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Saudi Arabia's defense spending is the world's third-largest — behind the U.S. and China, says Gary Grappo, former U.S. ambassador to Oman.Energyread more
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Known perhaps as much for Swedish meatballs as its inexpensive furniture, IKEA is doubling down on its food offerings.
Starting Thursday, the furniture and home goods store is expanding beyond just meatballs and adding veggie balls in the U.S., excluding its Carson, California, store. Another addition, chicken balls will be available in the U.S. starting April 27.
Its new veggie balls mark the first of more food items it plans to add that are nutritious and more sustainable.
The new food strategy highlights how important food is to the chain, which operates restaurants, bistros near the checkout, Swedish food markets and co-worker restaurants.
"It's developed into quite a sizable business for IKEA," said Michael La Cour, managing director of IKEA Food Services, in a phone interview.
Adjusted for currency impact, IKEA Food grew 8.6 percent during the last fiscal year while total sales rose 5.9 percent.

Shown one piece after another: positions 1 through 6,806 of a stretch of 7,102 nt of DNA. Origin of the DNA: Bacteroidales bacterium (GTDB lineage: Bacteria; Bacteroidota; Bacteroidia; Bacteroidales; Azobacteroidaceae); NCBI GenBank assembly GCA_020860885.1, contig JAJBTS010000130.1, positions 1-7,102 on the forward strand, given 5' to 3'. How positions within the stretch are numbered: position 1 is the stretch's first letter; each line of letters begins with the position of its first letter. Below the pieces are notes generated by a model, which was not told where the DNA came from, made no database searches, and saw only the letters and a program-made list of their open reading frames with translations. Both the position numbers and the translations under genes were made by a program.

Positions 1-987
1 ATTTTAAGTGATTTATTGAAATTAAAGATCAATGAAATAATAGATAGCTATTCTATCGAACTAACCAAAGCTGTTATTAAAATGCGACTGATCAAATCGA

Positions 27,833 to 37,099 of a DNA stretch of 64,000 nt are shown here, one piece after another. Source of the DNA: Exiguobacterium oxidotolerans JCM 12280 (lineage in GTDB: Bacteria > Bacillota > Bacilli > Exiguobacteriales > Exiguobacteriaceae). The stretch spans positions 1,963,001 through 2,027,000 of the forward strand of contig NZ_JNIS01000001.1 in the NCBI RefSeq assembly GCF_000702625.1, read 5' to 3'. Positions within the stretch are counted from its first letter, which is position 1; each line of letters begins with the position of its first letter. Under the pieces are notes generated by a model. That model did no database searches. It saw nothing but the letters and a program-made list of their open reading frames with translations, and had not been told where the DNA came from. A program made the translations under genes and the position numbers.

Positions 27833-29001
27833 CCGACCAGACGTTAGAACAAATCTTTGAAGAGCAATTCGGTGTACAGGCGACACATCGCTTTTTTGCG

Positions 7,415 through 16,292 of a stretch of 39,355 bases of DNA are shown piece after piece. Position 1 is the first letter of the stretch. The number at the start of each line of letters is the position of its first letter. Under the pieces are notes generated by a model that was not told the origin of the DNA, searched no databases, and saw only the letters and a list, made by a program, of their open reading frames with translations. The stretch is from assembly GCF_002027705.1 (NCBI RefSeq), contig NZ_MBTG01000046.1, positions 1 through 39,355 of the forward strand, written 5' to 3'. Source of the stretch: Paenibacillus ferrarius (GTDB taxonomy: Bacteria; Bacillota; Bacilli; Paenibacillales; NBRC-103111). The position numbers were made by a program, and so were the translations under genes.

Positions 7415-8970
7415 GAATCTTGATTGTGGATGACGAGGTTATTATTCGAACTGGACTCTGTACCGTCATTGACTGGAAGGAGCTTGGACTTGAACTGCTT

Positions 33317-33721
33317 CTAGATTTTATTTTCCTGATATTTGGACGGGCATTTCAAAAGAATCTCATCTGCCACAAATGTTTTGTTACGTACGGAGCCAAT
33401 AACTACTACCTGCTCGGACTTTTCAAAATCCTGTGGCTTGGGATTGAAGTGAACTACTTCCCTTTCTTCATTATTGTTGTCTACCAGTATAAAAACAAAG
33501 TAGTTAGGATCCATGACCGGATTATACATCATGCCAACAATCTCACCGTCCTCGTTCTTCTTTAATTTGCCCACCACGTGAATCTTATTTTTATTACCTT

The company is currently investing heavily in its food business and planning a face-lift to give restaurants a "homey" feel in fiscal year 2016. It launched the new veggie balls and chicken balls after seeing an "increased interest in healthier options."
As part of the new food strategy, IKEA also plans to increase its focus on responsible ingredient production, including animal welfare. It is one of several large companies to bring a sharper microscope to ingredient lists, including fast food giant McDonald's and Nestle USA, and brands such as General Mills' Cheerios.
By the end of the current fiscal year, IKEA also aims to have its restaurants and seafood ASC or MSC certified, except crawfish. It is currently working to certify the crawfish fisheries.